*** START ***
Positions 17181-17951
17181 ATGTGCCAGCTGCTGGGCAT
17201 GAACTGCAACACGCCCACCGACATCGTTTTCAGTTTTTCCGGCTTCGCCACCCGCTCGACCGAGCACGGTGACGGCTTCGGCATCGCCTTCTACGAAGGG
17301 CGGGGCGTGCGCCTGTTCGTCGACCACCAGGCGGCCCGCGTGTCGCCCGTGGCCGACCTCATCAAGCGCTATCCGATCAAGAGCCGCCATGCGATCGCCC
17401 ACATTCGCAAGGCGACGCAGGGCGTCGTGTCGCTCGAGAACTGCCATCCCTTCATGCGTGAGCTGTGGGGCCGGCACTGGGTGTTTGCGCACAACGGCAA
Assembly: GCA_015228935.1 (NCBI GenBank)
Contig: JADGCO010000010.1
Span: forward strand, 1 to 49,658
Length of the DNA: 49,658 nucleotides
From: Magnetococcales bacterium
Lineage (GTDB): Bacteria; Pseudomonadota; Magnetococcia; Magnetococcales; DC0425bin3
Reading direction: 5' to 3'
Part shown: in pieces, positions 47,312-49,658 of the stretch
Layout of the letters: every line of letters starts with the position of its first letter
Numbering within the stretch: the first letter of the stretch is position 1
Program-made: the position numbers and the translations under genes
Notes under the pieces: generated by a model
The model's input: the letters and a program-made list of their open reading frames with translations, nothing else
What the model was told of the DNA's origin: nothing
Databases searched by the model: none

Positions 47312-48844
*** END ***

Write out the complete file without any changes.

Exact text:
Positions 17181-17951
17181 ATGTGCCAGCTGCTGGGCAT
17201 GAACTGCAACACGCCCACCGACATCGTTTTCAGTTTTTCCGGCTTCGCCACCCGCTCGACCGAGCACGGTGACGGCTTCGGCATCGCCTTCTACGAAGGG
17301 CGGGGCGTGCGCCTGTTCGTCGACCACCAGGCGGCCCGCGTGTCGCCCGTGGCCGACCTCATCAAGCGCTATCCGATCAAGAGCCGCCATGCGATCGCCC
17401 ACATTCGCAAGGCGACGCAGGGCGTCGTGTCGCTCGAGAACTGCCATCCCTTCATGCGTGAGCTGTGGGGCCGGCACTGGGTGTTTGCGCACAACGGCAA
Assembly: GCA_015228935.1 (NCBI GenBank)
Contig: JADGCO010000010.1
Span: forward strand, 1 to 49,658
Length of the DNA: 49,658 nucleotides
From: Magnetococcales bacterium
Lineage (GTDB): Bacteria; Pseudomonadota; Magnetococcia; Magnetococcales; DC0425bin3
Reading direction: 5' to 3'
Part shown: in pieces, positions 47,312-49,658 of the stretch
Layout of the letters: every line of letters starts with the position of its first letter
Numbering within the stretch: the first letter of the stretch is position 1
Program-made: the position numbers and the translations under genes
Notes under the pieces: generated by a model
The model's input: the letters and a program-made list of their open reading frames with translations, nothing else
What the model was told of the DNA's origin: nothing
Databases searched by the model: none

Positions 47312-48844